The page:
Sea Talk, NMEA 0183, Sea Talk NG & NMEA 2000, Multiplexer (iMux), and AIS Class-B transponder.

If you haven’t read the previous posts in “What’s connected on Summer Dreams?”, here is Part 1Part 2Part 3, and Part 4.  Continuing from my previous posts, I began to get really into networking the various systems.  The image to the left is an up-to-date picture of my helm’s 12V fuse panel with the Part 4’s image just below it for comparison.

The reason why I have the two images is to explain the changes.  In the old, the white Raymarine junction box was moved up and out of sight.  What replaced it was a Brookhouse iMux multiplexer (black box with green electrical tape).  This device allows all SeaTalk and NMEA0183 to be multiplexed (combined and speed adjusted) together.  Additionally, the iMux allows my iPad to connect to the network via WiFi where using the app iNavX I can use my iPad as a chart plotter (see the image left).  However, that is just a bonus.  The multiplexer is really to combine all the SeaTalk and NMEA0183 senders (GPS, AIS, VHF/DSC, fluxgate compass/autopilot) to my C70 via its single NMEA0183 input port at high speed (38400 baud).

The older 12V fuse panel; pre networking.

My iPad running iNavX connecting to Summer Dreams telling the autopilot to “goto” the next waypoint. This was a test; I’m docked and the engine is not running.

The old fuse panel image shows a thick grey cable which is not shown on the updated one.  Actually, it is also still there but hidden.  That grey cable is the NMEA2000 network backbone that I installed.  It attaches my C70 chart plotter (via the SeaTalk 2 port; a NMEA 2000 “mini” port) to my Merc Monitor so that my [SmartCraft] engine data and trim tabs position can be displayed/available on the network.

Well, I’ll let the cat out of the bag… I installed a lot more than I originally planned but I alluded to in my previous parts.  Though the next images does not show all the things I’ve connected, it does show what my helm looks like currently.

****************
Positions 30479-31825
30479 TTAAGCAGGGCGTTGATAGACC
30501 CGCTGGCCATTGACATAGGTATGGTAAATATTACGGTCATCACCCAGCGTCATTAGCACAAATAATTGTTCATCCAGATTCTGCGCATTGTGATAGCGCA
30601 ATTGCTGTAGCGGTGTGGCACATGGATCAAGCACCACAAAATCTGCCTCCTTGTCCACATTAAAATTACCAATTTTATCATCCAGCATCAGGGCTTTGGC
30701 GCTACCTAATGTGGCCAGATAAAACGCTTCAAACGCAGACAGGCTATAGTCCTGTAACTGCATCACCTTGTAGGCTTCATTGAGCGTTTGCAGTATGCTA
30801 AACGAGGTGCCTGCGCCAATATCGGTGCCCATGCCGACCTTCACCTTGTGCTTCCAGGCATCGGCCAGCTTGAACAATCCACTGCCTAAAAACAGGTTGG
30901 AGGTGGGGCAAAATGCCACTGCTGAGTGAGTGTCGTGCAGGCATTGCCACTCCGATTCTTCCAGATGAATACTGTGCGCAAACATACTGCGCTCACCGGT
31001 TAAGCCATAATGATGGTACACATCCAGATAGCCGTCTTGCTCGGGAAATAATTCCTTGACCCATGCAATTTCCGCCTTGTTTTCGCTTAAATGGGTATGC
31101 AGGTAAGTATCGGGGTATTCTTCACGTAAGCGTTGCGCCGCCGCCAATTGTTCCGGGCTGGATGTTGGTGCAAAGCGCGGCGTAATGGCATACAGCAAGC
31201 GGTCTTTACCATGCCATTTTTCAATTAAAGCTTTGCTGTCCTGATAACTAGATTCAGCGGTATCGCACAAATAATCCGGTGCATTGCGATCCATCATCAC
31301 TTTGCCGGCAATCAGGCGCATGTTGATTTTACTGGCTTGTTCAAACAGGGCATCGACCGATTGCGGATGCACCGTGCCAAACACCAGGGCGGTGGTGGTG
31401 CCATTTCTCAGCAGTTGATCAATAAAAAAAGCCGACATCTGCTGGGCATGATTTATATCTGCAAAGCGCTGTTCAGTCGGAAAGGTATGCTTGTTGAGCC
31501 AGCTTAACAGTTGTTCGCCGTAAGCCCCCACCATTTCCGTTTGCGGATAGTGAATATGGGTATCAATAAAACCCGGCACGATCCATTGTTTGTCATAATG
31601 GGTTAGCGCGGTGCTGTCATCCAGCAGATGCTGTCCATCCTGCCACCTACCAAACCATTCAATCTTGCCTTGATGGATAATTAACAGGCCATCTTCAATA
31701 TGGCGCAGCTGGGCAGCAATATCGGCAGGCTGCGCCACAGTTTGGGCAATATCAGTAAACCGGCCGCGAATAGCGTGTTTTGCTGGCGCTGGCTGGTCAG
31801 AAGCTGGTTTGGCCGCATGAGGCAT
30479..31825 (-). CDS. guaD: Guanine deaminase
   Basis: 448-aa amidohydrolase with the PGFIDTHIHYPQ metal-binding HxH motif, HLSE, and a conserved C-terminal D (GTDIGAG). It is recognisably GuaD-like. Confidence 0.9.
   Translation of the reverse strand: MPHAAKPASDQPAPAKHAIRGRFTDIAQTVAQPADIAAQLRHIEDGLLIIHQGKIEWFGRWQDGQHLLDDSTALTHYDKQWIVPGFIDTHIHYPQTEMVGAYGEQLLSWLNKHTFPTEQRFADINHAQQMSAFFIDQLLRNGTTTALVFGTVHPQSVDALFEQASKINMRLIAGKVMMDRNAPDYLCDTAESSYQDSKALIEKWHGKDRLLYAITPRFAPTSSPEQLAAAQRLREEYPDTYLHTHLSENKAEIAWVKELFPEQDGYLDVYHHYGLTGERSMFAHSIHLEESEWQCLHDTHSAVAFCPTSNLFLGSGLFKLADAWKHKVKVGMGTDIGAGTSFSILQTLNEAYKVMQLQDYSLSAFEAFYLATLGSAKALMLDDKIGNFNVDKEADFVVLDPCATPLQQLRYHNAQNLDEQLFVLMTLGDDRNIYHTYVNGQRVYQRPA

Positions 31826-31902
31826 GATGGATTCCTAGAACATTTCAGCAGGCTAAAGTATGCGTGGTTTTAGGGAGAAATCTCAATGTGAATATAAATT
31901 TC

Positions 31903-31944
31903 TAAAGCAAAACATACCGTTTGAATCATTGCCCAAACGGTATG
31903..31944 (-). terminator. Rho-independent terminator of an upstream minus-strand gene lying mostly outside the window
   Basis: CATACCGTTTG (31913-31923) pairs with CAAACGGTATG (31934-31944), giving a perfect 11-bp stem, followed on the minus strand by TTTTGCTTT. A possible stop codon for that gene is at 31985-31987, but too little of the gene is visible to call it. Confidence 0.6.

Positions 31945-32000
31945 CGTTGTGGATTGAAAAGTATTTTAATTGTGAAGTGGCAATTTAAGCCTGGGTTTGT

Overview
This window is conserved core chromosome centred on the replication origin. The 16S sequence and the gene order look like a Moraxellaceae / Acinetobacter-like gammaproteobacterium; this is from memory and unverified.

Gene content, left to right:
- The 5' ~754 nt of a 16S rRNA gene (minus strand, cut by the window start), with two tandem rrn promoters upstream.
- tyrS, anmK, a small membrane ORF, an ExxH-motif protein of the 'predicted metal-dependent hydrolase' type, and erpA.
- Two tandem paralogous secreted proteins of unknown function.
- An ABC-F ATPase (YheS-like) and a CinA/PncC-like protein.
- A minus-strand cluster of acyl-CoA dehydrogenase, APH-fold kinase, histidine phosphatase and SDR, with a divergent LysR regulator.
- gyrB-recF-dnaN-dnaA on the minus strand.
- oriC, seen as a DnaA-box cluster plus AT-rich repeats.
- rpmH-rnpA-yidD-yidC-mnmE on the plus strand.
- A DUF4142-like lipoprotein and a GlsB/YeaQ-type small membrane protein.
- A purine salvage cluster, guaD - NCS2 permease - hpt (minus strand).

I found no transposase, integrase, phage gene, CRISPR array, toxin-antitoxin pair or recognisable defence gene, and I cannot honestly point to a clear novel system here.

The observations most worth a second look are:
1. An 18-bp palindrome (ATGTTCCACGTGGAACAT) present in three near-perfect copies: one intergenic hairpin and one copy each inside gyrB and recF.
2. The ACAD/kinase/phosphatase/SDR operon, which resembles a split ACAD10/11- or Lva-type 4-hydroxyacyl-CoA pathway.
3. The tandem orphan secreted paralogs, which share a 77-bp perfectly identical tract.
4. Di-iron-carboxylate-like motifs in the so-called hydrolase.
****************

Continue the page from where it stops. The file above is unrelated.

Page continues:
Merc Monitor (top left gauge with blue screen) provides engine data on NMEA 2000, Autopilot control (far top right), and the bow thruster control (top right of steering wheel).

So with the above image, I’ve installed a bow thruster with all the bells and whistles.

SidePower SE40 Thruster with AGM battery/remote battery switch

As shown in the above helm image, I opted for a non-joystick control as it was a better fit.  The bells and whistles included with the thruster is a custom automatic charging relay, a power control panel, and a thruster remote (which allows me to control the thruster away from the helm.

At the same time, I installed an Raymarine SPX-10 Autopilot with ST70 control head shown on the helm image.  The following is some images of my autopilot install.

The Raymarine SPX-10 Course Computer, installed in the cabin behind the TV. This void is on the centerline of the boat and low down; good position for the gyro.

The Octopus Type R steering drive (just left/below of the green Interstate battery).

Last but not least, I installed a Raymarine DSM 30 with a shoot-thru-the-hull transducer.  Of course, I don’t have a images of that install because I did it at the last moment (and didn’t take any pics) and the install is fairly hidden.  The DSM 30 is in the helm fuse panel area, behind the top gauges/panel.  The transducer is glued (with 3M 5200) to the hull in the bilge in the location specified by Sea Ray.

In the end, what’s connected on Summer Dreams has been answered.  The answer is a lot.  However, I have another electronic install in progress because you can’t have to much installed…  Well, actually you can but I’m not at that limit yet.

 

 

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